The Great Plague Of London 1665.By September reached 7000 deaths a week, we look at why it happened and how it ended.
The Flea such a harmless creature and so small, let’s face it, apart from a little bite something as small as a Flee surely couldn’t do much harm, could it?
But in 1665 just a year before the great fire of London, the tiny harmless Siphonaptera namely the Flee was the cause of around 100,000 deaths.
The Great Plague of London in 1665 was a bubonic plague of gigantic proportions and was brought upon by the Yersinia pestis infection and this is where our little friend the flea comes in, Yersinia pestis is a flea vector infection.
The first recorded case was a Rebecca Andrews, on 12 April 1665. Many of the top dignitaries left London, poor old King Charles II who was not the most popular of persons at the time (you ask Oliver Cromwell) was happy to leave London, not only to get away from the plague but also from the growing mass who were planning to get rid of him, but there were many well known that stayed, including The Lord Mayor a few clergymen, although most of them fled some physicians and apothecaries also chose to remain.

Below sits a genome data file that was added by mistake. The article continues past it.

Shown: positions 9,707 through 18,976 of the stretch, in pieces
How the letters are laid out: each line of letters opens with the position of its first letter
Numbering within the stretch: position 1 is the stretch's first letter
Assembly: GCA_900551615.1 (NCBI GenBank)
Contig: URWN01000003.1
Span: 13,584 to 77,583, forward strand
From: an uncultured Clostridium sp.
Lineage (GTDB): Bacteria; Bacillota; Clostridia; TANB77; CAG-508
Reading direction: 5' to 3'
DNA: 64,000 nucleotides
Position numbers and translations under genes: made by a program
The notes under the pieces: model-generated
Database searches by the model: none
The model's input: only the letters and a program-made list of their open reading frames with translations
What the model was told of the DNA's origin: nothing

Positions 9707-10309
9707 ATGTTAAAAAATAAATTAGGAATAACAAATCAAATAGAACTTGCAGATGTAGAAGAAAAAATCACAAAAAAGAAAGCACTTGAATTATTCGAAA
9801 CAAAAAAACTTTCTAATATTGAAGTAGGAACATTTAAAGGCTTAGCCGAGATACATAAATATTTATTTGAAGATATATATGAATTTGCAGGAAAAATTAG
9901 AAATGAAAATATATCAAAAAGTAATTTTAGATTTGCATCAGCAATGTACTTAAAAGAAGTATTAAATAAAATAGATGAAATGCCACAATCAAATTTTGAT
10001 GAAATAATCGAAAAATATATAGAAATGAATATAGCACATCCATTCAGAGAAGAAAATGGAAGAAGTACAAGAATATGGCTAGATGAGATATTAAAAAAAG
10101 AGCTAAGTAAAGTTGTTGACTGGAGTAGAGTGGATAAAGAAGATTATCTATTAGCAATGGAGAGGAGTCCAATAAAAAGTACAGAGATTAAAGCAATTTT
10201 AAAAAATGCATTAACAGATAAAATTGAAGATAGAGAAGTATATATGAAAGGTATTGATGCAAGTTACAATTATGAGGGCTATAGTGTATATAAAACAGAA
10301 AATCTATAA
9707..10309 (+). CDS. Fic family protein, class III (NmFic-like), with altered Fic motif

Samuel Pepys lived here
A couple of well-known men of the time that chose to stay were Samuel Pepys, the diarist, and Henry Foe, a saddler who lived in East London, Pepys recorded much of the events of the Plague in his diary whilst Mr Foe’s nephew Daniel (yes he's the one that wrote "Robinson Crusoe" published an account in a journal in 1722 under the name of Daniel Defoe and although it was a fictional journal it is thought it was based Foes writing during the Plague.
Deaths in London according to records went from 1000 a week then 2000 a week and finally reached 7000 deaths a week by September 1665. By the end of February 1666, London was considered to be safe for Charlie II to return just in time for the ‘Great fire of London’ (Bit of a Jinx wasn’t he)
Nothing compared to “The black Death”
Although the great plague of 1665 killed almost 20% of London’s population this was nothing compared to the “Black Death” of 1347 and lasted until 1353 this pandemic killed around 30% to 60% of Europe’s population, and 2 million dead in England alone, the world’s population at that time was estimated to be around 450 million, and thanks to the Black Death it was dramatically reduced to between 350 and 375 million